(23:00) Will much will the Jaguars having the ‘nothing to lose’ mindset impact the game?

Replacing Patriots coordinators not easy, but 'the culture is built'

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Replacing Patriots coordinators not easy, but 'the culture is built'

FOXBORO -- The Patriots are looking at losing both coordinators, Matt Patricia and Josh McDaniels, to head coaching jobs in the near future. When it happens, that will prompt questions. What's next? How will this impact the on-the-field product? What about the culture?

The short answer: As long as Bill Belichick is around, the Patriots will be the Patriots. The expectations. The culture. The schemes. They all remain. 

"I mean, I believe so," said Patriots captain Duron Harmon. "The culture is built. The culture is built. This is two decades of winning. A winning franchise. Coach Belichick is going to make sure whoever is in the defensive room is going to be the right guy to display the message and the picture that he wants his defense to play with. That goes through the defensive coordinator, whoever he hires."

That's not to say that filling the coordinator job on either side of the football will be easy. Consistency at those positions has value, whether it's in how new players pick up the system, or how certain fundamentals are taught.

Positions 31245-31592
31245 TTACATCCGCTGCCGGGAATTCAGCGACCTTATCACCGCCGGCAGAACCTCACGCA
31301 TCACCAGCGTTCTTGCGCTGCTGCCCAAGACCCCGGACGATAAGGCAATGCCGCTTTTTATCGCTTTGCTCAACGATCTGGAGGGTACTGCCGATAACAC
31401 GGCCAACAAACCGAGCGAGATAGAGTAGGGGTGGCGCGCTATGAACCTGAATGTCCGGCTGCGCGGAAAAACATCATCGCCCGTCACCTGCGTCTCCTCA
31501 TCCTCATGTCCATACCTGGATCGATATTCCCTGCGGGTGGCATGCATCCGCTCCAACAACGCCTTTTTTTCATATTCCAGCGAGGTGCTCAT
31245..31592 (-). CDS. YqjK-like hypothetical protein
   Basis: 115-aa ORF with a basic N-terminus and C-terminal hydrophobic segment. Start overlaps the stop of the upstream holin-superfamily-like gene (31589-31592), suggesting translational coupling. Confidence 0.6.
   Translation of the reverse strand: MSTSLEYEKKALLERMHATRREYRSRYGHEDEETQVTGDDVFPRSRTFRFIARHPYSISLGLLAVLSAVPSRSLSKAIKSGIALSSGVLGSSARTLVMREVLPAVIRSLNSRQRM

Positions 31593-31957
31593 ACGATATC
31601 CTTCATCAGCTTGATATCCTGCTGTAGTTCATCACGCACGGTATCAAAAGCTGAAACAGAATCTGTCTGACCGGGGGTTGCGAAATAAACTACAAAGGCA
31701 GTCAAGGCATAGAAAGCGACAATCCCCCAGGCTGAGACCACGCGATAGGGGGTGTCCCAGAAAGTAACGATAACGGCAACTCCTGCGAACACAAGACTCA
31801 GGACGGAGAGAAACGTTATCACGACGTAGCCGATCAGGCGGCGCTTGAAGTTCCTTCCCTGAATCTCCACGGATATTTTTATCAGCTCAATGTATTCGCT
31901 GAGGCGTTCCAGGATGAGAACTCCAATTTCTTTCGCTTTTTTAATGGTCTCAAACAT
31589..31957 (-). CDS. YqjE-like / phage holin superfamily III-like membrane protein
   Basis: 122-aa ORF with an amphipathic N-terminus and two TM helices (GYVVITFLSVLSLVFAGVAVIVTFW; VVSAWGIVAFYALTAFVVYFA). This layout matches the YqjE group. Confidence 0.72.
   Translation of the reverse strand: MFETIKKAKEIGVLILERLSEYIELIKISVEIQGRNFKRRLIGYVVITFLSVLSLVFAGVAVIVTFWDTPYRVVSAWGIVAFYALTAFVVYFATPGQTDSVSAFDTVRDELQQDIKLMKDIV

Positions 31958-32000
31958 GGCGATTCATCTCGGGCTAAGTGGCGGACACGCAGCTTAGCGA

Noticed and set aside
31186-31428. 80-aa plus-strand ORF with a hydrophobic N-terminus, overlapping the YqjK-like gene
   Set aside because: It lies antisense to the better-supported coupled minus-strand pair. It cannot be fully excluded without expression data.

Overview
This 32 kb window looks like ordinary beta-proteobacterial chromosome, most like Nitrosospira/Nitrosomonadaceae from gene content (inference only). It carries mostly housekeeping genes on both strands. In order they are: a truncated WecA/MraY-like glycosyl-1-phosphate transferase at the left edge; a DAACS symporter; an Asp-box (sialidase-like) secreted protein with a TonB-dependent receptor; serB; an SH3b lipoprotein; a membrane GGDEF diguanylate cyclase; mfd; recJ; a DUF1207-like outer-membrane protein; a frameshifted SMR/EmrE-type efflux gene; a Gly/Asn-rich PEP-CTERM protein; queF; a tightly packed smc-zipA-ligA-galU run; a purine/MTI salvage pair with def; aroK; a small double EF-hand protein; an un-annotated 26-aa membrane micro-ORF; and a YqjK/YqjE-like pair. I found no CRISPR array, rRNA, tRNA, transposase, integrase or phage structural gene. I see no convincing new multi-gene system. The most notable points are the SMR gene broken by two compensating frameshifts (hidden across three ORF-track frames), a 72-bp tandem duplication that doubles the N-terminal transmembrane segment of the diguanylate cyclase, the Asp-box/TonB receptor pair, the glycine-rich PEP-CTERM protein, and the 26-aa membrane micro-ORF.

"Whenever you're trying to get something done professionally, to be able to have consistent leadership and foundation upon which to build is important," Patriots captain Matthew Slater said. "A consistent message, understanding what you're trying to get done. And we're fortunate not only with Josh but obviously Coach Belichick and the rest of our coaching staff.

"That consistency with the character of the coach, with the message of the coach, with what he demands of you is important because it helps set a standard. And then when players come in you say, 'OK this is what's expected of me and anything less is not going to be good enough.' " 

Harmon acknowledged that the consistency of having one coordinator in place for several years -- both Patricia and McDaniels have held their titles since 2012 -- can help. But, as just Slater pointed out the consistency coming from the team's head coach, Harmon explained that everything starts with Belichick.

"It's important," Harmon said of having consistency on staff. "Not only is it important coming from the defensive coordinator, but it's important coming from the head coach. Coach Belichick does a great job of always portraying the message he wants, and how he wants his team to play, and it goes through the coordinators and then to the position coaches and then to the players. I think the consistency is not always built straight from the defensive coordinator. I think Coach Belichick does a great job of doing that as well."

It won't be an easy job to replace McDaniels and Patricia when they leave, particularly since the favorites to be their successors could in theory leave with them. But as long as Belichick remains, so too will the standard he's set.